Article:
Oh, dear. Joe Biden is being dinged, or needled, as it were, about his stray remark last night that every American household should boast a record player to help educate young children in the evening. But seldom has there been a bummer rap. It would be hard to think of a more salutary suggestion.
It’s no secret that black gold, as it is known among its aficionados, has made a comeback over the past decade or so, even outselling CDs. The Beatles sold more than 300,000 albums in 2018. Once you start buying LPs, it’s hard to stop. Just this morning I myself was tidying up my basement lair, restocking a few Tchaikovsky as well as a wonderful Oscar Peterson LP. As someone who has amassed a collection numbering in the thousands, primarily classical and jazz, I felt a warm burst of pride as Biden touted the glories of vinyl.
Fundamentally, Biden’s message was one that conservatives should welcome. The medium itself, after all, is a form of conservation — LPs are more hardy than the master tapes that are originally used to produce them and there’s a lot of actual history behind them. On a recent trip to Montreal, for example, I headed to the Emil Berliner museum with my 14-year-old son to learn more about the origins of the medium. Berliner, who emigrated to America from Germany, was the inventor of the phonograph disc and had a factory on the National Mall here in Washington, DC. Today, Deutsche Grammophon has named its recording studios after him.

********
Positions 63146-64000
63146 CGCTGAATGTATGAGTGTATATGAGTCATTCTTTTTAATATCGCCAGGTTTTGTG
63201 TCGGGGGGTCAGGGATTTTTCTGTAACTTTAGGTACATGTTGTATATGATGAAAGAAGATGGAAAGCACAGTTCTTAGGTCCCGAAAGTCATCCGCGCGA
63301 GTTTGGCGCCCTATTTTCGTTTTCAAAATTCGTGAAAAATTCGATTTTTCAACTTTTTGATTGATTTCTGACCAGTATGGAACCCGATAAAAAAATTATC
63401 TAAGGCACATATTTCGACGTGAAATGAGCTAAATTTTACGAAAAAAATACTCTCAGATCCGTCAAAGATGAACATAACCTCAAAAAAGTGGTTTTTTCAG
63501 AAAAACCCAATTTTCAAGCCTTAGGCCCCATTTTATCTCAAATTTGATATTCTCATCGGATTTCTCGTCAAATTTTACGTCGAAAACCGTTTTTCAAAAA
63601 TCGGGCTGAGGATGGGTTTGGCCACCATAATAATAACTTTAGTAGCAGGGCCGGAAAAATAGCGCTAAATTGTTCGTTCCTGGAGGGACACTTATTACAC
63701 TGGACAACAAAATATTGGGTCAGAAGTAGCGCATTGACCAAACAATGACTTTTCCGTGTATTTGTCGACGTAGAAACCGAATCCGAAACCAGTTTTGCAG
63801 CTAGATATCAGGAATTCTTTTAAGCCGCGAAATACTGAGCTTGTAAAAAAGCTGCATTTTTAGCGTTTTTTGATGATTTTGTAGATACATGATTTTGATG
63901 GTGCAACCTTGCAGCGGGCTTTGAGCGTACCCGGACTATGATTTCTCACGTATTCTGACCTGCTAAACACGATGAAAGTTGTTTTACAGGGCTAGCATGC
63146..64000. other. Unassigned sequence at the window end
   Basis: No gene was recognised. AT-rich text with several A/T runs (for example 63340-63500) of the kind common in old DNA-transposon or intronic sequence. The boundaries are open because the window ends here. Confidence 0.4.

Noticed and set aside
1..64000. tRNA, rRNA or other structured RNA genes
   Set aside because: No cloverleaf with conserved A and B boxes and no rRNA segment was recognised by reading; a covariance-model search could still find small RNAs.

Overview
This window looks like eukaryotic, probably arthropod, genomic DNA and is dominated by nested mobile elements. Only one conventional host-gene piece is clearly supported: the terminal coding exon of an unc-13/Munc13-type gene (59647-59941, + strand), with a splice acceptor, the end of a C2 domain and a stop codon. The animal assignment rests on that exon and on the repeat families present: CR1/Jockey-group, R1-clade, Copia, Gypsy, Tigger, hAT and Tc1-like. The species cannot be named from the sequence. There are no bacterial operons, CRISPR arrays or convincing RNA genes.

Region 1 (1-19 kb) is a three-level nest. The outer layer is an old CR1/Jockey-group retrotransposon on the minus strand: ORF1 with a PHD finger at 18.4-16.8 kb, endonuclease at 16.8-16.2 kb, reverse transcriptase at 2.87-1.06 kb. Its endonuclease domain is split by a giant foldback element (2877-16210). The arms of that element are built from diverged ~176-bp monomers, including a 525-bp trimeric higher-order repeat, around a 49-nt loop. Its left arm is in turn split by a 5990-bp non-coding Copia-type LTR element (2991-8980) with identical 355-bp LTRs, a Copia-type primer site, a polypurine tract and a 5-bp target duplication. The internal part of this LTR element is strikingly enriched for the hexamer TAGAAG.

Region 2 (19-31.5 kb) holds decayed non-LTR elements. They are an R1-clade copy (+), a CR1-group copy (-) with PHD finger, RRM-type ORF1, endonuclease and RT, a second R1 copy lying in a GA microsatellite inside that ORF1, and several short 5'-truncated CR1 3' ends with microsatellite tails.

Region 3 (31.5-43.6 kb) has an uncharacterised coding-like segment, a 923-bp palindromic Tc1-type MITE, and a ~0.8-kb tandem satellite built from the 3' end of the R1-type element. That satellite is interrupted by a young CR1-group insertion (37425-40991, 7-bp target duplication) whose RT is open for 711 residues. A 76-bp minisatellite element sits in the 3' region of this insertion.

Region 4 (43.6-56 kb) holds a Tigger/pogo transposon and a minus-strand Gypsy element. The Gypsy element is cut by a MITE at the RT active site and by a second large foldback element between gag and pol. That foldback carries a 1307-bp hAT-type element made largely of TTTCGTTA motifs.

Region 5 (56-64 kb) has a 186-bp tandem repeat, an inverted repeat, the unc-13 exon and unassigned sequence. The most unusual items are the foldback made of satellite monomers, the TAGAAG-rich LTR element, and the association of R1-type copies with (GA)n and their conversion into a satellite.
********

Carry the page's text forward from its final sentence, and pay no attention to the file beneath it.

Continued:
Nor is this all. LPs have a number of benefits that promote steadfast habits among the youth. They have to be handled carefully as it’s easy to impregnate them with finger oils. It’s also a good idea to clean them carefully to ensure that the stylus doesn’t become gummed up with dust. Then there is the fact that much of the music extant on LPs by definition hails from the past.
LPs also tend to work against the ADD culture. Plopping down an LP on a platter, maneuvering a tonearm into place and lowering the stylus into the lead-in groove requires forethought and care. It’s a commitment. I’ve regularly found that I listen more attentively to an LP than a CD. Don’t get me wrong: CDs have some great attributes such as convenience and dead-quiet backgrounds. But LPs have gotten something of a bum rap in the past. With the refinement of LP reproduction technology and the emergence of new pressing plants in American and Europe, it’s possible to enjoy very quiet and dynamic vinyl playback, coupled with a certain warmth that records seem to possess. Plus there is something enticing about the magnanimity of an LP cover. They look much snazzier than the diminutive plastic CD case and often contain a wealth of information on the back jacket that’s easily readable.
Biden’s recommendation should be earning him laurels, not brickbats. LPs are not only an important source of pleasure but also edification. His comments further reveal that, far from being a radical, he is a man who appreciates the importance of the past for the present.